NCLAT slaps the appellant with a fine for misleading it and the CCI
The New Delhi Bench of the National Company Law Appellate Tribunal (NCLAT) has imposed a fine on an appellant who allowed a person to impersonate a lawyer in the Dushyant vs Competition Commission of India (CCI) case.
The tribunal also directed him to deposit Rs.1 lakh with the Delhi High Court Legal Services Committee within 21 days
The order passed by Justice Rakesh Kumar (judicial member) and Dr. Ashok Kumar Mishra (technical member) also told the Registrar to take appropriate action in accordance with the law after examining the entire material on record.
The order further said, “The CCI is also directed to remain vigilant while entertaining information applications. The unauthorised representation must be checked at its initial stage.”
The tribunal was hearing an appeal against the CCI order, which rejected the information petition filed by the appellant. The tribunal found that a person named Sumit Jain had filed the pleadings before both the forums ‘pretending’ to be the appellant’s counsel.
The fact came to light when Jain was asked why he had not filed the vakaltnama. He candidly admitted that he was not an advocate! Jain also clarified that he was not even a chartered accountant, a company secretary, or a cost accountant.
Since it went against the provisions under the Competition Act, the bench held, “There is no doubt that a party cannot be represented by any third person who has not been included in either of the aforesaid statutory provisions.”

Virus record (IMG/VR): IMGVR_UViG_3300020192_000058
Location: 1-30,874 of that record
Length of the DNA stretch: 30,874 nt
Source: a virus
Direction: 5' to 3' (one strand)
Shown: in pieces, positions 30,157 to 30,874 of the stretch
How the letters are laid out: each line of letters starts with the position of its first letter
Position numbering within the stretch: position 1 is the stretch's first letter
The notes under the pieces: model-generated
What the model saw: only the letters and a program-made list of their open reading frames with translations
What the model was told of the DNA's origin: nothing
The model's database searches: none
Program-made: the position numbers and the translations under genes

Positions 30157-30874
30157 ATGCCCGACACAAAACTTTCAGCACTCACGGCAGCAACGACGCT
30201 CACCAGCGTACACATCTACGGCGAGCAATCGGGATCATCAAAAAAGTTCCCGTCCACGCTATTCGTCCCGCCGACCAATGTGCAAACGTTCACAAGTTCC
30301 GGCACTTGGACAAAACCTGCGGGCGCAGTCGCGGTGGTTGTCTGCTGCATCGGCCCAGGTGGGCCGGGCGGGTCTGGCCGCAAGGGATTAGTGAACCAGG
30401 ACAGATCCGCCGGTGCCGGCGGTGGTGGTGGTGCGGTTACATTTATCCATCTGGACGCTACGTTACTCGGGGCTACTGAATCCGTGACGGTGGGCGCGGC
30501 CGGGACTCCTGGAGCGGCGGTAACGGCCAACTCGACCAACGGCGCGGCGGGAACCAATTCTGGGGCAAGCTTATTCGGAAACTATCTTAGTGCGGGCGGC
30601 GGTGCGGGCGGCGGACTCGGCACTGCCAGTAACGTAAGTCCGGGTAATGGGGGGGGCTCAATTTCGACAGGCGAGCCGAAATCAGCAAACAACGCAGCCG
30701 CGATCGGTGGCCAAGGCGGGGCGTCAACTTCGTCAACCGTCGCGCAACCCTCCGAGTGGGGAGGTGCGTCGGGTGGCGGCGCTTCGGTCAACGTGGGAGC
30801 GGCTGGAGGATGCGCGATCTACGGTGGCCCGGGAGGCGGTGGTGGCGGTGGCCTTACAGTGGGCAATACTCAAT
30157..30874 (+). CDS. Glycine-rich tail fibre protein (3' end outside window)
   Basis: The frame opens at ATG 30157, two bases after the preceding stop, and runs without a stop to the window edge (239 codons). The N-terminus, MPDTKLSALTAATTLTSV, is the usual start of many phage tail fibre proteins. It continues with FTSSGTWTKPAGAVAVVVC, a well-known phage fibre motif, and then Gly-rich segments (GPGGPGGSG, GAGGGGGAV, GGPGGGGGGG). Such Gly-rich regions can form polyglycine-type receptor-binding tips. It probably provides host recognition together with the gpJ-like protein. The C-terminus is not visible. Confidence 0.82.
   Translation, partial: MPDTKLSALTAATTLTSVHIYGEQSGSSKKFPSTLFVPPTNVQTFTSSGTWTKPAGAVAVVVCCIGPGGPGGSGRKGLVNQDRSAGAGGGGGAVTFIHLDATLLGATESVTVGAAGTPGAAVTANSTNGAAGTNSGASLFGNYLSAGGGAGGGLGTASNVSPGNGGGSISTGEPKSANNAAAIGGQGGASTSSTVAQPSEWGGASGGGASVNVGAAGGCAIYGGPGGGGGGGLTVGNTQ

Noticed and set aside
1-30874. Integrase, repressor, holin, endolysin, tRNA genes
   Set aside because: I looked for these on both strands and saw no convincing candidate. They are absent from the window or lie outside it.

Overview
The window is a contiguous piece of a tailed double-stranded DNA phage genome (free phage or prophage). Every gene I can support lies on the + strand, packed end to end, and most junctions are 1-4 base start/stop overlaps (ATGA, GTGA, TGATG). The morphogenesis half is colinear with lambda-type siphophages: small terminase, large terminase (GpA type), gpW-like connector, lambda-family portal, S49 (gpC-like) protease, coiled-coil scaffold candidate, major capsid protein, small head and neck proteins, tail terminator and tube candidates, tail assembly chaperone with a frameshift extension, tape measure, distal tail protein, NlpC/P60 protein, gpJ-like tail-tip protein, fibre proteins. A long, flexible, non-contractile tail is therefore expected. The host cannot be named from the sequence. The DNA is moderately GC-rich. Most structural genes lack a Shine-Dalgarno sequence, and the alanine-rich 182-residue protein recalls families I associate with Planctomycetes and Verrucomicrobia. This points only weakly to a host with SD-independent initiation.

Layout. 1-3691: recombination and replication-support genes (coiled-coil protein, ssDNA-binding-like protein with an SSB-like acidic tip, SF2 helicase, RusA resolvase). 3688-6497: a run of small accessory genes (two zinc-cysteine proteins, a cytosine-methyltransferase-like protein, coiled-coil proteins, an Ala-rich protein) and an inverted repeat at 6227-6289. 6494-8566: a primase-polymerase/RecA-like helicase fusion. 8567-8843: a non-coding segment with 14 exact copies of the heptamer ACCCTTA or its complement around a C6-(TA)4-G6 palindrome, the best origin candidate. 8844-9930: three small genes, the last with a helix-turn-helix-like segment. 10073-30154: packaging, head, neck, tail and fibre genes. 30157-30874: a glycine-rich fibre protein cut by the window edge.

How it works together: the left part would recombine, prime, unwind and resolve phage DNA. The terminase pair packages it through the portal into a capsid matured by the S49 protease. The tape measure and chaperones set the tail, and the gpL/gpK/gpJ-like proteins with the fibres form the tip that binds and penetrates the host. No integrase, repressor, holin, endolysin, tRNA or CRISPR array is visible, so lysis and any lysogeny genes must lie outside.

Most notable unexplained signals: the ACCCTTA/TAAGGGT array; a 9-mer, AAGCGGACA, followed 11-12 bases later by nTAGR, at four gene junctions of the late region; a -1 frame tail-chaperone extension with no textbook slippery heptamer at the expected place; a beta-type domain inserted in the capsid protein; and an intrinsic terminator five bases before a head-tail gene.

The tribunal noted that Jain had impersonated himself by signing several documents as the appellant’s lawyer. He had filed the plea in the capacity of an individual, though he was running an accreditation agency as a proprietor.
The bench, thus, stated, “The law is settled on the point that if one does not come before the court or the tribunal with clean hands, his claim deserves to be rejected. In this case, the appellant went a step ahead wherein he misled both the CCI as well as the tribunal.”
The tribunal reasoned, “To preserve the sanctity of the court proceedings and confidence of the public in the system, simply dismissing the appeal may not serve the purpose.”
To prevent the recurrence of such an activity, the appeal was disposed of at a cost.